The Mason City Globe-Gazette from Mason City, Iowa on April 21, 1936 · Page 9
Get access to this page with a Free Trial
Click to view larger version
April 21, 1936

The Mason City Globe-Gazette from Mason City, Iowa · Page 9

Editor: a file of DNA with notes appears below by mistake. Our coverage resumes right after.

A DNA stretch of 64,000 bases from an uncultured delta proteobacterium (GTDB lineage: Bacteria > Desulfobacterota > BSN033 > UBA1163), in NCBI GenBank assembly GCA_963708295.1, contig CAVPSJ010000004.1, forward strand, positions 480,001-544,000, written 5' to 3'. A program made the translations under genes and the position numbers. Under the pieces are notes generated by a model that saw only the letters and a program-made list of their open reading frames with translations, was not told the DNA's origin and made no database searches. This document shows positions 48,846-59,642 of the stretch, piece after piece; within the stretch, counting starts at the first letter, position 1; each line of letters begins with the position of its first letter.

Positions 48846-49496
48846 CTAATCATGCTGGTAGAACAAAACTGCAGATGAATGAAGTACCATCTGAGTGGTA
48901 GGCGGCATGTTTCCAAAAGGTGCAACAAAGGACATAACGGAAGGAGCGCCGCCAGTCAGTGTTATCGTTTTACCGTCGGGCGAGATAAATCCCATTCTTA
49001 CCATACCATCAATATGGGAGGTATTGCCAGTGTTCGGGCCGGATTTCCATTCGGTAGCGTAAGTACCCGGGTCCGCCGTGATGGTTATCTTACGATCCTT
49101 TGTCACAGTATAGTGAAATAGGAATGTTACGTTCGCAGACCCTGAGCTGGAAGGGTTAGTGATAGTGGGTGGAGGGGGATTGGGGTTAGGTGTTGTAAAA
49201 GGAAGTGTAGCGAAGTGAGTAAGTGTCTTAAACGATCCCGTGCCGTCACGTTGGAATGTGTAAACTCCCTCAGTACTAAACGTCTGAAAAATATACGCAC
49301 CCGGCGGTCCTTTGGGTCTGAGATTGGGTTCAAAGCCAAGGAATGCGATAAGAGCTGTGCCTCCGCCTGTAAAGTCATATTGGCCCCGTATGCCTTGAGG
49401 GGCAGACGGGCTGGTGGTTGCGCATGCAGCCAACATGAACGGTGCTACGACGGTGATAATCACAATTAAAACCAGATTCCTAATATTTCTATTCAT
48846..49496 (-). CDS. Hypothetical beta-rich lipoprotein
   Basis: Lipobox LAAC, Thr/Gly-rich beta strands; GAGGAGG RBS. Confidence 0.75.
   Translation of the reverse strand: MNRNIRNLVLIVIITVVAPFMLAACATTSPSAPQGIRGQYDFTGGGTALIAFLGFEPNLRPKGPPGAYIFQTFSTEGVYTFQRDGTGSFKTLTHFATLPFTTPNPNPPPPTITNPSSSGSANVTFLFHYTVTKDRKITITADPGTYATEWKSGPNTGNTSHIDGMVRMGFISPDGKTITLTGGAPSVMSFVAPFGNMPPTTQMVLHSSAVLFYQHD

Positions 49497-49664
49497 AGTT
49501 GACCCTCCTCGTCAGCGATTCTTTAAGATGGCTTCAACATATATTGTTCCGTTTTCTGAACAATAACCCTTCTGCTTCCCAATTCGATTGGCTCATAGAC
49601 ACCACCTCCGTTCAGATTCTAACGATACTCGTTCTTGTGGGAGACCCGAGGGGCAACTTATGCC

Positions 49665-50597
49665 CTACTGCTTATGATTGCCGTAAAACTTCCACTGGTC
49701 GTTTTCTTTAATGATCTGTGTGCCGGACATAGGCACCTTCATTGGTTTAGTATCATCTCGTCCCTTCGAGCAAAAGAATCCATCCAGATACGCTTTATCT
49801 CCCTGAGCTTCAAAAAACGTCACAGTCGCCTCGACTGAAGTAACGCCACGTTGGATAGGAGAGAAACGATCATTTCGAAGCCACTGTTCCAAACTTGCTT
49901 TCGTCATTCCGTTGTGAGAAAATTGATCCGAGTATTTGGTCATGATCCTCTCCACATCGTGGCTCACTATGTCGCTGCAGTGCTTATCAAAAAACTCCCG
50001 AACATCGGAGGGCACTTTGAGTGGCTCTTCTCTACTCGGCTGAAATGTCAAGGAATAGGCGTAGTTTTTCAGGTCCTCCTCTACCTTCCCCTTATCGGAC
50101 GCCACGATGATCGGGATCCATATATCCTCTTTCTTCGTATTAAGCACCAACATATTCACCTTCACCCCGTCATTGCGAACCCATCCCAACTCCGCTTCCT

Publication:
Location:
Mason City, Iowa
Issue Date:
Tuesday, April 21, 1936
Page:
Page 9
Cancel
Start Free Trial

Page 9 article text (OCR)